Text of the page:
Many believe that entrepreneurship cannot be taught, but it is possible to teach people how to make great products and thus create a successful startup, as clearly illustrated in the insightful and actionable guidebook, ‘Disciplined Entrepreneurship.’
Bill Aulet is the managing director in the Martin Trust Centre for Entrepreneurship at MIT and also a senior lecturer at the MIT Sloan School of Management. He has launched initiatives like the MIT Clean Energy Prize, Energy Ventures Class, Regional Entrepreneurship Acceleration Program (REAP), “t=0” Entrepreneurship Festival, Beehive Cooperative, Entrepreneurs Walk of Fame, Corporate Innovators Sponsor Group, and Global Founders’ Skills Accelerator.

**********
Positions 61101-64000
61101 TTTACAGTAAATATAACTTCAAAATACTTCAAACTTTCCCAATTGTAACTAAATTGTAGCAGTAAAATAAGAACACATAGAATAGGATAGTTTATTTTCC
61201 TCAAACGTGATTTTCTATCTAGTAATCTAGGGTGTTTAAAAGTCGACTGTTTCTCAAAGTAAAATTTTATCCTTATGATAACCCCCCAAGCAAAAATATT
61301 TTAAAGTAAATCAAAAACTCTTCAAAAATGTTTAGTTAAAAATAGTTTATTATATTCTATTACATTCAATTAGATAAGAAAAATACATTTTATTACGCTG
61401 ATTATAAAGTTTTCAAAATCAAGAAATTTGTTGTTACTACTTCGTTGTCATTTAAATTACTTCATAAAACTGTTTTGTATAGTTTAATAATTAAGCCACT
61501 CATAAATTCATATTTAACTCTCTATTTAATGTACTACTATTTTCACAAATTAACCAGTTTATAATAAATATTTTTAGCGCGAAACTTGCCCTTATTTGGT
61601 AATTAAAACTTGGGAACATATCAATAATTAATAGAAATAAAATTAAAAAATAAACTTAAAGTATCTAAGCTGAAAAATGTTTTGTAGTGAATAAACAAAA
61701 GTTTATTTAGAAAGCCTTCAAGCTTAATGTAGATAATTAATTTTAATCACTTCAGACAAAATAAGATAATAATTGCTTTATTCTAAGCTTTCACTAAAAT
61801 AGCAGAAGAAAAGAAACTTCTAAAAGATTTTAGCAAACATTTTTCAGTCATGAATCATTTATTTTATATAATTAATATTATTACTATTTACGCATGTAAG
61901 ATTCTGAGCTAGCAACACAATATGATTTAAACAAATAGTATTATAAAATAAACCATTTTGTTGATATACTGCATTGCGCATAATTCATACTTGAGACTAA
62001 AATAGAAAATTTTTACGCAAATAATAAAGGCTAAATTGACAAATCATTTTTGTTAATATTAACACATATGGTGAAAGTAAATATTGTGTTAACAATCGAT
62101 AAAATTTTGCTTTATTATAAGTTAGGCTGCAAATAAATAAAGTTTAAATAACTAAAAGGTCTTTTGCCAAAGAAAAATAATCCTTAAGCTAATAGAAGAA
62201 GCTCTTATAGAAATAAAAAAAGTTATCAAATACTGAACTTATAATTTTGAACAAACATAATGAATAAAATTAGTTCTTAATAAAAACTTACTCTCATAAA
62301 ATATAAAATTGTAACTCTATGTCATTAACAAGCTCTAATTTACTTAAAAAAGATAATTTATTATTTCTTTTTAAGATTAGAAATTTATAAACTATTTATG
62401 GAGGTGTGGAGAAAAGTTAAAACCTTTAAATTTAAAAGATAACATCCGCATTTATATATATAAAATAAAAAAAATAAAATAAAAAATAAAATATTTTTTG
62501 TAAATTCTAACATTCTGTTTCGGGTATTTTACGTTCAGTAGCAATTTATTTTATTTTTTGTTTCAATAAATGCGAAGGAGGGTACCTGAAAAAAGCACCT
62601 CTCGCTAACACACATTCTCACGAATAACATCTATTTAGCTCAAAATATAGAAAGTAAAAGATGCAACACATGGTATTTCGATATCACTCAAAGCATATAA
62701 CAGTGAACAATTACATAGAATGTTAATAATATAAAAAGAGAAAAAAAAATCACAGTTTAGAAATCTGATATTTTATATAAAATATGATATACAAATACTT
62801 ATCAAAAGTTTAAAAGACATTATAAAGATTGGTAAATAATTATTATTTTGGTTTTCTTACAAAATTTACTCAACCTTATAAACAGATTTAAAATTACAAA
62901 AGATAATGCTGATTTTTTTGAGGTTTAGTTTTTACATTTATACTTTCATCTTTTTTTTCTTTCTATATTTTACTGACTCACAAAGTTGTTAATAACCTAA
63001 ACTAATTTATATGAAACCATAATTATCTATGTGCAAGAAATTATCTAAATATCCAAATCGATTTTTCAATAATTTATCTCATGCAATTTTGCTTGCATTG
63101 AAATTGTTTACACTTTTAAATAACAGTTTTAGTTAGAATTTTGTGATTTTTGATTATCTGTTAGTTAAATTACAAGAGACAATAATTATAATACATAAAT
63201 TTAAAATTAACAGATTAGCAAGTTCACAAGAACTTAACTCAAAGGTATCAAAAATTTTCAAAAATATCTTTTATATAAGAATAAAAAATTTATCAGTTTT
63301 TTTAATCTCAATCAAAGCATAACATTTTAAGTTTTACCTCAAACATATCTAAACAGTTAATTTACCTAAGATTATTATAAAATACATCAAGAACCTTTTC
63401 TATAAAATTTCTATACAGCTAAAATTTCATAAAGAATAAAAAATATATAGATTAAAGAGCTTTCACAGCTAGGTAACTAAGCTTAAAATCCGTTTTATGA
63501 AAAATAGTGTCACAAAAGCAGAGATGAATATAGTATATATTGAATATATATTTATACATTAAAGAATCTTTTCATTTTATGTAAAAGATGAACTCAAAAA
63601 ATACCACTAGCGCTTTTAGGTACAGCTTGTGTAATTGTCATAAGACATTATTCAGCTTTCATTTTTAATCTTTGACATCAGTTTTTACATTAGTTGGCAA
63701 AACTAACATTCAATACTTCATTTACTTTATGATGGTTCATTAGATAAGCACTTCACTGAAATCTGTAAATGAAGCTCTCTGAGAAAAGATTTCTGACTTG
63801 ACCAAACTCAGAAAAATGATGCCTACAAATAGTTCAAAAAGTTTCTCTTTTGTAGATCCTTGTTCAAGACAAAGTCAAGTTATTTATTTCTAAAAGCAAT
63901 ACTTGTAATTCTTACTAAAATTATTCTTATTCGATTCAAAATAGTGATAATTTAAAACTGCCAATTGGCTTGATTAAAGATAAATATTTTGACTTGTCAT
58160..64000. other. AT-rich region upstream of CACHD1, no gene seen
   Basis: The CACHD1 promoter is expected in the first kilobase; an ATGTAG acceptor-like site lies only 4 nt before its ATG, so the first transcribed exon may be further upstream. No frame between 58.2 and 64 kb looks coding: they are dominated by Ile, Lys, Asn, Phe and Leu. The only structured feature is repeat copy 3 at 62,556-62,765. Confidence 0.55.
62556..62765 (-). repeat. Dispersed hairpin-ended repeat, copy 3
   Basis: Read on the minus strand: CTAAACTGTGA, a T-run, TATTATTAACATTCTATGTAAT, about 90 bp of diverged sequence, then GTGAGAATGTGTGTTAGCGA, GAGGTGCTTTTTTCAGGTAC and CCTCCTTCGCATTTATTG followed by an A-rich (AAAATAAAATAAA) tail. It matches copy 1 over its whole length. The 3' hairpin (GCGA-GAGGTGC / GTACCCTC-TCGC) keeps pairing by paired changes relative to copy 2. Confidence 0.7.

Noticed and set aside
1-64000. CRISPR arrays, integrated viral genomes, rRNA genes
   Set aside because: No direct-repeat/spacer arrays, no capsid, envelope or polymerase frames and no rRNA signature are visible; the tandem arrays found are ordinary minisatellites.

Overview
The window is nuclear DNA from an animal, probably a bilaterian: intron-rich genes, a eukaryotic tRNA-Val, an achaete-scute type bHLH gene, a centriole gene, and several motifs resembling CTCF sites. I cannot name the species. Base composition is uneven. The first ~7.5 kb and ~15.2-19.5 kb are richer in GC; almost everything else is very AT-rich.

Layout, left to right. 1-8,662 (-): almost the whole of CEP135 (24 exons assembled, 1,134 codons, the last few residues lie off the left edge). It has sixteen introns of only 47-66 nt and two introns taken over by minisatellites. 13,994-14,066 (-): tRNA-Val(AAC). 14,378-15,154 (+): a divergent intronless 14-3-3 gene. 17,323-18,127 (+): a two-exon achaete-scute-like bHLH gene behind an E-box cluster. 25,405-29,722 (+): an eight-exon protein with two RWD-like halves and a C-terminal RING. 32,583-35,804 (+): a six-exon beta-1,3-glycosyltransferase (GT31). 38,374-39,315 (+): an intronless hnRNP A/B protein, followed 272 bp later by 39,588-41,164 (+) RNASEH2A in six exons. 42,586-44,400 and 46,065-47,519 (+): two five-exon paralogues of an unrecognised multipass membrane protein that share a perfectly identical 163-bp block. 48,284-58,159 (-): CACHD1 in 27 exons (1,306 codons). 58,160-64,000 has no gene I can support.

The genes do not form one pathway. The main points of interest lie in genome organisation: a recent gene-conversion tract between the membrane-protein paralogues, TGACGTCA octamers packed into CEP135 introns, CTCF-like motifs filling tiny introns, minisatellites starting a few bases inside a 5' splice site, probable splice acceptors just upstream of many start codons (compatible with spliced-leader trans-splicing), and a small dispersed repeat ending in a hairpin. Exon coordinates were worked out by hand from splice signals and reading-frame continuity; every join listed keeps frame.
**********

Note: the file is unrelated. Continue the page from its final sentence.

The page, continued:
Bill has had a 25-year track record of success in business himself. He has directly raised more than $100 million in funding for his companies and led to the creation of millions of dollars in market value in those companies.
Many of the case studies in the book feature the company he founded, SensAble Technologies. The other case profiles in the book are from Aulet’s course, with startups in sectors such as footwear, water filtration, furniture shopping, baseball fantasy games, wind turbines, bio-sensors, landfill technologies, silent alarm clocks, arts education, skin care, digital marketing, and e-commerce for handicrafts.
The book also has a companion Web site (http://disciplinedentrepreneurship.com/) with case studies and other resources. Entrepreneurship is a team sport which can be taught and should be considered a legitimate profession and discipline, according to Aulet.